372705 Adaptive Energy Management in Renewable Energy Smart Grids Using the Power Grand Composite Curves Approach
To address the intermittent nature of largely unpredictable environmental phenomena, smart grids transform renewable energy sources (RES) into dependable power flows by simultaneous utilisation of different types of conversion and storage equipment (e.g. fuel cells, electrolysers, accumulators, etc.). The resulting infrastructures combine multiple subsystems that need to operate efficiently while satisfying power demands with minimum contribution of non-RES components. This is generally approached through the development of power management strategies (PMS)  typically accounting for decisions regarding the appropriate instance to activate/ deactivate different subsystems, the duration and conditions of their operation, the amount/type of energy carrier to use (e.g. power or hydrogen) and so forth. The participation in grids of numerous subsystems of heterogeneous technical features results in a large number of potential PMS. The selection of the appropriate PMS is a key requirement to enable optimum grid operation. This is a non-trivial task that requires intense effort to review, analyse and eventually exploit the complex interactions observed among the subsystems. Due to this complexity conventional systems mainly utilize a pre-specified PMS which is repeated throughout the cyclic system operation. This is clearly inefficient and results in energy wasting or increased non-RES power utilization because the system remains unresponsive to variability.
The recently proposed power pinch analysis  represents a method which allows the investigation of complex energy systems based on the systemic identification of insights pointing towards optimum operating decisions. A major advantage of the method is its implementation in the form of intuitive and easy to develop graphical interfaces (e.g. grand composite curves vs. time and so forth), while the underlying principles may also be combined with rigorous mathematical tools (e.g. flexible models combined with optimization algorithms). The current work discusses the implementation of the power grand composite curves method (PGCC) in the analysis of smart grids and addresses several issues including the simultaneous appearance of multiple operating limits, pinch points and operating targets that need to be satisfied. Furthermore, a novel approach to identify the optimum PMS in RES-based smart-grids using the PGCC to adaptively adjust the system operation in short-term power requirements is proposed. The main aim is to identify the optimum PMS within recurrent subsequent time intervals in order to minimize external non-RES utilization. This is approached by a) using an estimated PGCC to target the optimum power requirements for a predefined future prediction time horizon and b) then adjusting the system PMS in the current time-interval in order to meet the identified target within the prediction horizon. First the system PGCC is estimated for a future time horizon, indicating the external non-RES input required to satisfy the expected power demands. An appropriate shift in the PGCC sets a target of the minimum power inventory needed by the end of the current interval to completely avoid the use of non-RES power input during the desired time horizon. The development of this power inventory is then achieved through the selection of the most suitable PMS that best matches this target. The proposed method is presented within a formal mathematical framework supporting a systematic algorithm to select the optimum PMS within different time intervals in year-round operation. Pinch analysis is also formally associated with a generic model considering numerous potential structural and temporal interactions observed in smart grids and transforming them into a pool of reasonable PMS from where the optimum is selected.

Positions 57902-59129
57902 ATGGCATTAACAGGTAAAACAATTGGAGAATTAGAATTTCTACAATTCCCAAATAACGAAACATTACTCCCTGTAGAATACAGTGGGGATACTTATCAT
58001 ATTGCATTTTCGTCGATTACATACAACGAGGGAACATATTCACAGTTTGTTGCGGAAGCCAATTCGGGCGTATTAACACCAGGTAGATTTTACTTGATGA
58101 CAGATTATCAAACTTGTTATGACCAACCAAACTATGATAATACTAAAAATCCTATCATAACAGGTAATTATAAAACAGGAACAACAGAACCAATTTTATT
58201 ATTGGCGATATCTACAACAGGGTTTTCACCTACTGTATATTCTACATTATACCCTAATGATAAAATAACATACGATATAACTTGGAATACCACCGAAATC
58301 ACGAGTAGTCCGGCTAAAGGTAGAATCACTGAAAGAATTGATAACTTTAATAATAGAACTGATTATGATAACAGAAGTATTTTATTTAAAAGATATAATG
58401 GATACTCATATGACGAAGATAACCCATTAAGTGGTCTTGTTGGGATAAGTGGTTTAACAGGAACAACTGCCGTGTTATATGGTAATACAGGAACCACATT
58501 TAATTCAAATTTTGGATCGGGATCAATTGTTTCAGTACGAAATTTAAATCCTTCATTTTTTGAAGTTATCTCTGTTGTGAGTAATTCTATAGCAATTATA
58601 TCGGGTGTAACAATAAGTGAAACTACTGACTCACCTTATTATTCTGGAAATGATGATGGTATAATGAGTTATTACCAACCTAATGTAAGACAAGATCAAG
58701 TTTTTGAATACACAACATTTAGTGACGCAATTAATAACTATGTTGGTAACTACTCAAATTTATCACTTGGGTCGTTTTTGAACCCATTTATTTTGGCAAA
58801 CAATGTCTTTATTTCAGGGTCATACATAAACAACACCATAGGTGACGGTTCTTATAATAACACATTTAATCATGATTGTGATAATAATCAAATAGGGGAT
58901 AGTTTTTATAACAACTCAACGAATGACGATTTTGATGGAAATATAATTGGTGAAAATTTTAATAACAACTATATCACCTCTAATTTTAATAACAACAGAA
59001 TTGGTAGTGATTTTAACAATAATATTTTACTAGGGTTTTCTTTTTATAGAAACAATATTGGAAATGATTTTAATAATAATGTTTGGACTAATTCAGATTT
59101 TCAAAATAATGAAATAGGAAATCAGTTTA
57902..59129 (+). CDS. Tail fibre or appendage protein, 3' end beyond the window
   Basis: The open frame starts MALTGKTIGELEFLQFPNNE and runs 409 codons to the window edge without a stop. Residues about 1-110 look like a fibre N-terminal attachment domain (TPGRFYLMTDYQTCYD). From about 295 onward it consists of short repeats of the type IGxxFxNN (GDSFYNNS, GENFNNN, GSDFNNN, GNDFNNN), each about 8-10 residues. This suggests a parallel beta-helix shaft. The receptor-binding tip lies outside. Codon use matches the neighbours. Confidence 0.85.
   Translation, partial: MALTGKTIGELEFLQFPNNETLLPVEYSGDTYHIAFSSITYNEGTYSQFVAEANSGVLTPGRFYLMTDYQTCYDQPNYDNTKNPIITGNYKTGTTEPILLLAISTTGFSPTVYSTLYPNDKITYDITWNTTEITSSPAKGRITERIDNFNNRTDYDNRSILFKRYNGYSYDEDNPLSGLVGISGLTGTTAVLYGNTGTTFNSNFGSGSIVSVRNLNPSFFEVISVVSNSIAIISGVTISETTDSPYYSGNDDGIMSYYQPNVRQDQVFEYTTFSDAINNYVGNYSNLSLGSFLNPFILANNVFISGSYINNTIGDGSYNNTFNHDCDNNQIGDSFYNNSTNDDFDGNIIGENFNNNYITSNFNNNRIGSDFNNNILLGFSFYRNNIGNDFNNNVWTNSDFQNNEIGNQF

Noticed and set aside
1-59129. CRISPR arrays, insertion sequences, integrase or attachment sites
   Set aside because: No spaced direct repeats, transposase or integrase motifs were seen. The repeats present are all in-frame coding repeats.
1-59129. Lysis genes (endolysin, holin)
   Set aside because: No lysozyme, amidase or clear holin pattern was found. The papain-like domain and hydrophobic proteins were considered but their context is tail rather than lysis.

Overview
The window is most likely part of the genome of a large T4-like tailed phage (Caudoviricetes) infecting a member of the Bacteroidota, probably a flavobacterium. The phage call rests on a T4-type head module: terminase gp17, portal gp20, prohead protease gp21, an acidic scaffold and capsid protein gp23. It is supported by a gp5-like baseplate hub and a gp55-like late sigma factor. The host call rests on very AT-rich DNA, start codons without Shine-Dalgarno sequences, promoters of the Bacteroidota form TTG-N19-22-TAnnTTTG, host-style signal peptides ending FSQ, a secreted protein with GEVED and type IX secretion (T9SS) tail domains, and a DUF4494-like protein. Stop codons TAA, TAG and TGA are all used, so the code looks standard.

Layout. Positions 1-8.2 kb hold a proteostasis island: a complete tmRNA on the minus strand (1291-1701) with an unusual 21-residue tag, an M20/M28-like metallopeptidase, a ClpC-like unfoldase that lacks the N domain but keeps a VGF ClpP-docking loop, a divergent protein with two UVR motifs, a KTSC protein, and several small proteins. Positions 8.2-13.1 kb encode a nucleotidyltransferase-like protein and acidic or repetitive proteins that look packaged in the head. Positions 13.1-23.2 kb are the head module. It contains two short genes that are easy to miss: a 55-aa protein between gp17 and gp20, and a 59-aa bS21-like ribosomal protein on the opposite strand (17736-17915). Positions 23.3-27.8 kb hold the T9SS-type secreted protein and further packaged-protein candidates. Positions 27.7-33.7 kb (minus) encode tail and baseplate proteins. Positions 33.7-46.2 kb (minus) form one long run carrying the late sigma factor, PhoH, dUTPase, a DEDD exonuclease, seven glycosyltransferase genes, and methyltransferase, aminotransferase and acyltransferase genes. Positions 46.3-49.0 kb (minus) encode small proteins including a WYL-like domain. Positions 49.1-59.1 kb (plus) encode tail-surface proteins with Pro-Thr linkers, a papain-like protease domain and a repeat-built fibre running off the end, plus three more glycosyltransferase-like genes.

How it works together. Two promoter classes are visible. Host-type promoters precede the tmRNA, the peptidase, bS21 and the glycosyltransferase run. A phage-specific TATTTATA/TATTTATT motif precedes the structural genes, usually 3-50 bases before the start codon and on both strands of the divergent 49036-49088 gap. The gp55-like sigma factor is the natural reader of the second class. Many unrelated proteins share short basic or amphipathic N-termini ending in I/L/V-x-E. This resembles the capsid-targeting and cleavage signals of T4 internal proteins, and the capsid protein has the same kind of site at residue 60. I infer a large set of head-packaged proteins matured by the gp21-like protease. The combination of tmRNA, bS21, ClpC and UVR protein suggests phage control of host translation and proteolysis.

The proposed method is illustrated through implementation on a hybrid smart grid considering multiple RES power generation and storage options (i.e. photovoltaics, wind generators, batteries, electrolyzer, fuel cell, intermediate and final hydrogen storage tanks, a compressor and a diesel generator) that is currently in operation in Greece. Numerous PMS  are considered through a generic and inclusive model able to capture different operating realizations in view of external environmental variability. Results indicate considerable performance improvements due to adaptive PMS utilization.
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